“I realized very quickly that what happened to me has happened to millions of Americans—misdiagnosis and mistreatment,”
says Drescher. HUMO Fra llaugh for decades in her roles on TV and in film, but in 1999 something decidedly un-funny happened to her when she was diagnosed with stage I uterine cancer— after two years of misdiagnoses. Her sense of humor and determination helped her make a full recovery, and her struggle with getting the appropriate diagn niz smile) happened to millions of Americans—misdiagnosis and mistreatment,” she says. “Cancer Schmancer was founded in order to empower people with knowledge about the disease and provide them the tools they need to fight it … knowledge is power.”
One of the things Drescher believes is key in fighting cancer is reducing exposure to environmental toxins. On October 13 at the Skirball Cultural Center in Los Angeles, Cancer Schmancer will host its first Women’s Health Summit, with a focus on detoxifying the home environment. “When you [consider] that most diseases—cancer and many others that plague Americans chronically— are environmentally stimulated,” says Drescher, “we have a great capacity to reduce our risk of getting cancer as well as a host of other diseases and allergies simply by learning how to detox our home.” Go to cancerschmancer.org for more information about this event. And see our interview with Drescher on p. 40 for her favorite toxin-free products. As part of creating a healthy home environment, Drescher strongly believes in ensuring the health and beauty products we use daily are safe and natural.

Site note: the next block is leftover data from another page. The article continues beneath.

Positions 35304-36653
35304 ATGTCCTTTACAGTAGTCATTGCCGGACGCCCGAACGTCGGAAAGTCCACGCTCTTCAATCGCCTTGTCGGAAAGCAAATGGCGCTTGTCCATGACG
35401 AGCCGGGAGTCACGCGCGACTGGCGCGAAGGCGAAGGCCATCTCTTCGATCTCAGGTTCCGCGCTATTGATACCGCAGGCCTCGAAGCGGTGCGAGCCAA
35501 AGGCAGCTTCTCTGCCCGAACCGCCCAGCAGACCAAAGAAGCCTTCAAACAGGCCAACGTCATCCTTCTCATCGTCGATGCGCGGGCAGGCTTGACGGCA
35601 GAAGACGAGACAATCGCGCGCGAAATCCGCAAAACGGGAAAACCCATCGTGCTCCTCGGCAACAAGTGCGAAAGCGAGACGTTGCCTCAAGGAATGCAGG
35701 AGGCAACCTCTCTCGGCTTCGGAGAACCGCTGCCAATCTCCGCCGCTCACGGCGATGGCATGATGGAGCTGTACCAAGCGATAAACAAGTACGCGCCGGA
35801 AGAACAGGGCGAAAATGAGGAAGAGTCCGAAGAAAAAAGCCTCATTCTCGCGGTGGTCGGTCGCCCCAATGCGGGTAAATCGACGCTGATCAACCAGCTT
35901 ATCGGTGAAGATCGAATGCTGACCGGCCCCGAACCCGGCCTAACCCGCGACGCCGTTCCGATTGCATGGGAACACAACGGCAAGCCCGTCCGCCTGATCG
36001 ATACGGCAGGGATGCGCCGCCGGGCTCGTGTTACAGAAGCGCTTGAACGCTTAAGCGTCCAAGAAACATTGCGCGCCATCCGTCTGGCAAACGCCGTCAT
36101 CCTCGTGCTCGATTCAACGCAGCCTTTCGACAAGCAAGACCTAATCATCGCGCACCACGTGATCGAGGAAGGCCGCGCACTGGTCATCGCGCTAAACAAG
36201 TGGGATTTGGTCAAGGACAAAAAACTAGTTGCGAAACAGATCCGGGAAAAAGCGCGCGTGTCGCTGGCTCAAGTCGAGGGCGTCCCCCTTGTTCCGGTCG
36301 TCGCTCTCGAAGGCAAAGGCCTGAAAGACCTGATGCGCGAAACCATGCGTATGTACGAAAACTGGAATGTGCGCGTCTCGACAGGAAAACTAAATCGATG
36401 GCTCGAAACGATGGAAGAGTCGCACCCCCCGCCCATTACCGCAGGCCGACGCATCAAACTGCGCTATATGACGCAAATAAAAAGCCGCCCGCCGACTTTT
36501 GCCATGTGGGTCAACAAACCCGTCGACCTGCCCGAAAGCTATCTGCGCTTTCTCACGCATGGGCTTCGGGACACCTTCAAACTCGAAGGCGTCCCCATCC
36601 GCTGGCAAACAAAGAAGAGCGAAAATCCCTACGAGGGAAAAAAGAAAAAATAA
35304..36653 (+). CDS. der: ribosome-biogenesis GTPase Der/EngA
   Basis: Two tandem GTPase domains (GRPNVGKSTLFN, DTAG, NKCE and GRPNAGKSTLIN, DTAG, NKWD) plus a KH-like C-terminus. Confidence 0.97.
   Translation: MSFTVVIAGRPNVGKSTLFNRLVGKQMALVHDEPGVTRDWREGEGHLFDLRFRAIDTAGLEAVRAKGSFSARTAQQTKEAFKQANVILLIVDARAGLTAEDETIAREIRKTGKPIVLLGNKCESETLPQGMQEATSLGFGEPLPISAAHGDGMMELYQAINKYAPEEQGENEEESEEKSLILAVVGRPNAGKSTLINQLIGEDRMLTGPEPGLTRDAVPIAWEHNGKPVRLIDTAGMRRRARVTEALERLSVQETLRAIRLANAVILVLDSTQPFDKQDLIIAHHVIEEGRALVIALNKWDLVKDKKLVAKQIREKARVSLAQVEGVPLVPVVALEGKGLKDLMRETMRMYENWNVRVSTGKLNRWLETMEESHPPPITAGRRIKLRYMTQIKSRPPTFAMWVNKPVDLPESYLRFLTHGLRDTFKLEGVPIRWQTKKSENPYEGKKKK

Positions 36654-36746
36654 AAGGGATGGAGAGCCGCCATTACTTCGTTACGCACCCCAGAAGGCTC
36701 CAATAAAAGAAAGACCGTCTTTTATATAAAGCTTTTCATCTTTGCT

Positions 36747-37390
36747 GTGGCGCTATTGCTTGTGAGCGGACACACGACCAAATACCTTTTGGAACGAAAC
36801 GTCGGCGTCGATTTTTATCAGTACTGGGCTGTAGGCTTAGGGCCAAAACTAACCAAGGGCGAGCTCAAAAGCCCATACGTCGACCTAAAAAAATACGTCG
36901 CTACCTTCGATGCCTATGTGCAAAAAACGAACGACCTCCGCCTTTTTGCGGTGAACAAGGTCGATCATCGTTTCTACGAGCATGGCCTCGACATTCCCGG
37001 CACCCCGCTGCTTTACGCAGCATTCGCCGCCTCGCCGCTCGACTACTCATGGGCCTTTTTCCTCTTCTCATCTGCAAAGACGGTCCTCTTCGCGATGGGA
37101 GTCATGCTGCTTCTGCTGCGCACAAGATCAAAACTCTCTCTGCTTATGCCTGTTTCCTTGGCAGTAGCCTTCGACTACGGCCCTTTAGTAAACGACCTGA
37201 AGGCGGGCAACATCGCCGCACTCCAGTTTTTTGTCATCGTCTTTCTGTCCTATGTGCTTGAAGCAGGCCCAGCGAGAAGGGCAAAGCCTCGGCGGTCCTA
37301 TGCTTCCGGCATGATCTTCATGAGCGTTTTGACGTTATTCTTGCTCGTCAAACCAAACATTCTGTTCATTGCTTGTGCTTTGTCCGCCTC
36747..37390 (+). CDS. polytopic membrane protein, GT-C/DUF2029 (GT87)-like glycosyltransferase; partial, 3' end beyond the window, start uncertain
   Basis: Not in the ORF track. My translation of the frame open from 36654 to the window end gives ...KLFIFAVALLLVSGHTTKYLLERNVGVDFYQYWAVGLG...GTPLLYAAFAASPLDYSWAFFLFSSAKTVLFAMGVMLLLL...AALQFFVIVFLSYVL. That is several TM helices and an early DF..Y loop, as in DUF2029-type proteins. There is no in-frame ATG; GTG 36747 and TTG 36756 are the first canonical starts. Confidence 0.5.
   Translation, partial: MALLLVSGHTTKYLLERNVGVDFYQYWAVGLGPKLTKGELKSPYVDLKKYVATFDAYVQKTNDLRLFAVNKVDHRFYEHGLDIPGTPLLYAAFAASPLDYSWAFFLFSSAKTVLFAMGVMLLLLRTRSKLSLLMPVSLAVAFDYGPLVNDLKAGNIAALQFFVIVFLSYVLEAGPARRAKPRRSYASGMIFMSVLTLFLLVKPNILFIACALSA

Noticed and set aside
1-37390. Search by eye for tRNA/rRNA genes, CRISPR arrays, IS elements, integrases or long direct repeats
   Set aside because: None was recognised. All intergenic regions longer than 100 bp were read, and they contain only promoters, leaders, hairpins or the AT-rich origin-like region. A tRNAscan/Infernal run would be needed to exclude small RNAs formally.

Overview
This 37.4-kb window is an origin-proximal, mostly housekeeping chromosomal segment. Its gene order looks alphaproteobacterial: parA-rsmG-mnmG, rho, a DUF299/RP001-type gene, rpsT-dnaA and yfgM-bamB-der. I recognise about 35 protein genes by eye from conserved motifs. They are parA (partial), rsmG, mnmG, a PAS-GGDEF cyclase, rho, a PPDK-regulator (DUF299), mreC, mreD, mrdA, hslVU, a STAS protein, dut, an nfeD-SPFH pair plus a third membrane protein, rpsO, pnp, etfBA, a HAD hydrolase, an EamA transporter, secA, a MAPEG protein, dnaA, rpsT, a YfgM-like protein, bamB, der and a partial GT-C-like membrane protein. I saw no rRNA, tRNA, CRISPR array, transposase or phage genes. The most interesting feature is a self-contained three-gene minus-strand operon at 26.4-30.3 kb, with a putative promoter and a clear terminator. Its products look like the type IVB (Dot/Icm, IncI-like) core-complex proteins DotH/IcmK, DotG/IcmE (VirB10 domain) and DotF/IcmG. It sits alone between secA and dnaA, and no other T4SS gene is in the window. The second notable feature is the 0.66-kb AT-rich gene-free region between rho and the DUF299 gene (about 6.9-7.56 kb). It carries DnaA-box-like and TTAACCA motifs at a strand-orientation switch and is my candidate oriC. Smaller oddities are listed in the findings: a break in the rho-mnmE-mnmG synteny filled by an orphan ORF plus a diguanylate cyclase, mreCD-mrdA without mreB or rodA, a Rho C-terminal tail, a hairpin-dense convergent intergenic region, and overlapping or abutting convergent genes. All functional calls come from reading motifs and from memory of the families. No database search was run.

In honor of Breast Cancer Awareness month, we’ve included a Q&A with Isaac Eliaz, MD, LAC, MS (p. 50), who takes a holistic approach to fighting the disease. Eliaz answers common questions about breast health (many of which most traditional doctors won’t tell you), and recommends supplements you can take now to reduce your odds of developing breast cancer.